“It’s easy to explain away these types of issues based on what people might believe is science, but when you are part of that community, it looks just like homophobia,” Millett said. “As laudable as it is for the U.S. to go from one year to three months, it is still discriminatory.”

In addition to keeping blood available for non-pandemic requirements such as accidents, burns and surgeries, the coronavirus has created a need for donations of what is called convalescent plasma from patients who have recovered from covid-19. Doctors are investigating whether antibodies developed by those who have recovered might help treat others threatened by the disease.

Russ Plato, an attorney in the Boston area, recovered from covid-19 early in the crisis and wanted to donate his plasma, the liquid part of the blood, in case it could be used to help others. He was turned away because he and his spouse were not abstinent for three months before he tried to donate.

“I thought that would be a way to have something potentially good come out of being sick,” Plato said. “So, I tried multiple avenues for donating plasma. All of those avenues lead back to the Red Cross, and the Red Cross won’t have me as a donor because I fall in the category of men who have sex with men.”

Plato has been married for years, and both he and his spouse are monogamous, which puts him in a lower risk category for contracting HIV.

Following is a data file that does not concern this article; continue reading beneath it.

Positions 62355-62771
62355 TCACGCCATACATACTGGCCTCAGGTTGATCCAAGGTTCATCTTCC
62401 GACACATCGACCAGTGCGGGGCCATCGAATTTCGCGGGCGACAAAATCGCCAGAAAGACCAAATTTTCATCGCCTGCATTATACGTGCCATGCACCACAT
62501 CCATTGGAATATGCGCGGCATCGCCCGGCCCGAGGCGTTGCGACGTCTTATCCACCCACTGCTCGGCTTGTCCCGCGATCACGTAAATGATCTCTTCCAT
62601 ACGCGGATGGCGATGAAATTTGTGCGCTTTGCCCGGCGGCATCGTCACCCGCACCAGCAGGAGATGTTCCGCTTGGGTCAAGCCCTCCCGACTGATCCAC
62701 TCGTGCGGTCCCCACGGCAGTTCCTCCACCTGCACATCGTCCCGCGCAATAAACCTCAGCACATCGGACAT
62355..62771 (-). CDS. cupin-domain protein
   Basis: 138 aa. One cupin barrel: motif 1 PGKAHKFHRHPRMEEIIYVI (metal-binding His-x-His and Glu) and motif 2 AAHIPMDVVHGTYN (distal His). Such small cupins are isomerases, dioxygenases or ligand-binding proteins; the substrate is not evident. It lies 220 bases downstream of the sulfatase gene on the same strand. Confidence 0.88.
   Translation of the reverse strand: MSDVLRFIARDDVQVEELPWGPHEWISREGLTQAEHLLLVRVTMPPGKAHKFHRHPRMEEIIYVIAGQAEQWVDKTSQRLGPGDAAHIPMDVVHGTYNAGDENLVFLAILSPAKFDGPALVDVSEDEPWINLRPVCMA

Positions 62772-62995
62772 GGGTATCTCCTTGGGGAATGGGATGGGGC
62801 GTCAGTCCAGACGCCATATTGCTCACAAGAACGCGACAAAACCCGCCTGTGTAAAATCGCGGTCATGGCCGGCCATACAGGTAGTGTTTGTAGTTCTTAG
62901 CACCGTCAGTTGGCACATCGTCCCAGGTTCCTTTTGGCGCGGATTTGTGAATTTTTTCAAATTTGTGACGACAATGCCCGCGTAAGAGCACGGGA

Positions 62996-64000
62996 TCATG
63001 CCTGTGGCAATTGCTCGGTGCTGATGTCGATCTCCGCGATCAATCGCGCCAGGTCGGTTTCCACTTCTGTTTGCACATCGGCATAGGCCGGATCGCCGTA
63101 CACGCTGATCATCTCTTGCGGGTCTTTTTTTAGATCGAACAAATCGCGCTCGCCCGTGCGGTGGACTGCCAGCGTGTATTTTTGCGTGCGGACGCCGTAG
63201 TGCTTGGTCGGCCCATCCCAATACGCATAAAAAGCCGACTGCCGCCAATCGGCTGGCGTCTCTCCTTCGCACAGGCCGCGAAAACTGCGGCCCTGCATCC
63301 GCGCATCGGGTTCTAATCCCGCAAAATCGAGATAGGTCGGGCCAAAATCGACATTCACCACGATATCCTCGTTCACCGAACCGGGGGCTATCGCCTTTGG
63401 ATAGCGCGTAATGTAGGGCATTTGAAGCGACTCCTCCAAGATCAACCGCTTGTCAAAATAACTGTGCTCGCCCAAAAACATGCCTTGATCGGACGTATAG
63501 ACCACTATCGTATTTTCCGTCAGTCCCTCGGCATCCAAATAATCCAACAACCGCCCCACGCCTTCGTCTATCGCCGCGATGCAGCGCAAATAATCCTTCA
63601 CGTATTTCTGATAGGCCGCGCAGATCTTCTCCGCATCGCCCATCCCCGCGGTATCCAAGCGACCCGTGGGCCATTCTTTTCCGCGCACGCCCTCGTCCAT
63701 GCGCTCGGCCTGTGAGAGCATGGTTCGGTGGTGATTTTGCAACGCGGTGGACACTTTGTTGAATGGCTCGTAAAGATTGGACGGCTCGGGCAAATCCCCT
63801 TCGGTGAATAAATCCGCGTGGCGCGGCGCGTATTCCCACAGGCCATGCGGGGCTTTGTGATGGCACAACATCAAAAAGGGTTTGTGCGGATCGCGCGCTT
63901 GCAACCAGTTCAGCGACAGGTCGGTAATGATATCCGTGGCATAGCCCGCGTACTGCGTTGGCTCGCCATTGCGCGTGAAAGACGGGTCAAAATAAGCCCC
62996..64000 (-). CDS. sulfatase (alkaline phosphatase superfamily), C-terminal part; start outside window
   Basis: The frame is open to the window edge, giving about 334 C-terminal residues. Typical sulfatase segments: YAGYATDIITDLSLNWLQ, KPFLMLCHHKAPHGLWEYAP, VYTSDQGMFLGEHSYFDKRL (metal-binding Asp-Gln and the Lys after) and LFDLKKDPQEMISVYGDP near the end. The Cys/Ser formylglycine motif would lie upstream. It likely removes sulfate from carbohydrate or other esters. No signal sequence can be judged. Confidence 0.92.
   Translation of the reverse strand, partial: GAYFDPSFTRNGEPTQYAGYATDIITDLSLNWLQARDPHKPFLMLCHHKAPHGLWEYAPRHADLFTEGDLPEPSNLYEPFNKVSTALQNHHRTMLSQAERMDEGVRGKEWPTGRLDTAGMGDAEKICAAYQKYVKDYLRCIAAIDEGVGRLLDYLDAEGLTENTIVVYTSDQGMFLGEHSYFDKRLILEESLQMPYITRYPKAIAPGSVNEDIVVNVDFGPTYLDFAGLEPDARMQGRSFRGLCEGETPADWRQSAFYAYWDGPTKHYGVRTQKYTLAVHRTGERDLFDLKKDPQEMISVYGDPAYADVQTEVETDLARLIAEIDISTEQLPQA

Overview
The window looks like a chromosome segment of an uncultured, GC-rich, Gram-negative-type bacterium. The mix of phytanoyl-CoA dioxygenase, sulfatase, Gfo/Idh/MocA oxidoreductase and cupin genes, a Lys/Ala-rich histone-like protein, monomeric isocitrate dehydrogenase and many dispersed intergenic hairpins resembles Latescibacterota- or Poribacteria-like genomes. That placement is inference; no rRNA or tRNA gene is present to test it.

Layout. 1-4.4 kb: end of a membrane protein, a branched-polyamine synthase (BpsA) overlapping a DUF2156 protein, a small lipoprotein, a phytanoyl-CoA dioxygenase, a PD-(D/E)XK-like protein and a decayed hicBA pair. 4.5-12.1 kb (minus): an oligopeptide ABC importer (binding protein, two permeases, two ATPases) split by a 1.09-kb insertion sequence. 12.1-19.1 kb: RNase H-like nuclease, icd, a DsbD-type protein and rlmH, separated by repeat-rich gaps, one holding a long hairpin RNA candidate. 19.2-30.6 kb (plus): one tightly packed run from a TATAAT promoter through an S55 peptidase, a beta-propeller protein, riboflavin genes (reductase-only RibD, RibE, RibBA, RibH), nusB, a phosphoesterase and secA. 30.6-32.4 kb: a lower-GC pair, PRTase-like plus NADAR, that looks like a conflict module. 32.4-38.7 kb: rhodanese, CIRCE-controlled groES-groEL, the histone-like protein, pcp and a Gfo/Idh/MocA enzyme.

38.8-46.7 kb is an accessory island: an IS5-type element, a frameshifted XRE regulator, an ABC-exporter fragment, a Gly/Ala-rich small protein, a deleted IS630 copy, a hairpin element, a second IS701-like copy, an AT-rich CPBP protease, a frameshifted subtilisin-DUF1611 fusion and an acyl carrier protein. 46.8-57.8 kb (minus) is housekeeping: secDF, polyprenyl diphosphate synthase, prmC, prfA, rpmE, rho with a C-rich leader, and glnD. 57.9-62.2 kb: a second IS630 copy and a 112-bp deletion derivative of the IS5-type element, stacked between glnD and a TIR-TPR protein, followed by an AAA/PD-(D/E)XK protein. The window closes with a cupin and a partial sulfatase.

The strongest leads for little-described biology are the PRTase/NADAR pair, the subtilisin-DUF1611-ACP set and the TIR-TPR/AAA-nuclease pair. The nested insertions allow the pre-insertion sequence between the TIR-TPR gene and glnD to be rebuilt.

“I think the rules send a signal that people like me are dirty or dangerous in a way that seems inconsistent with my understanding of the risks posed by men who have sex with men as opposed to other demographics who are not subjected to the same restrictions,” he said. “We are living in the age of preparation, of much more sophisticated testing for HIV, so this feels targeted.”

Since 2001, Italy has used what’s called a risk assessment system for blood donations in which possible blood donors fill out individual questionnaires on their health and behaviors that could put them at risk for carrying HIV or other transfusion-transmissible illnesses. Then candidate donors are interviewed face-to-face by a medical professional, who then determines whether the candidate will be able to give blood. Analysis of data from Italy did not find an increased risk of contaminated blood.

In an email, a spokesperson for the FDA said that moving to individual risk assessment could lead to “decreased safety of the blood supply” but said that the agency is committed to “considering alternatives to the time-based deferral for men who have sex with men.”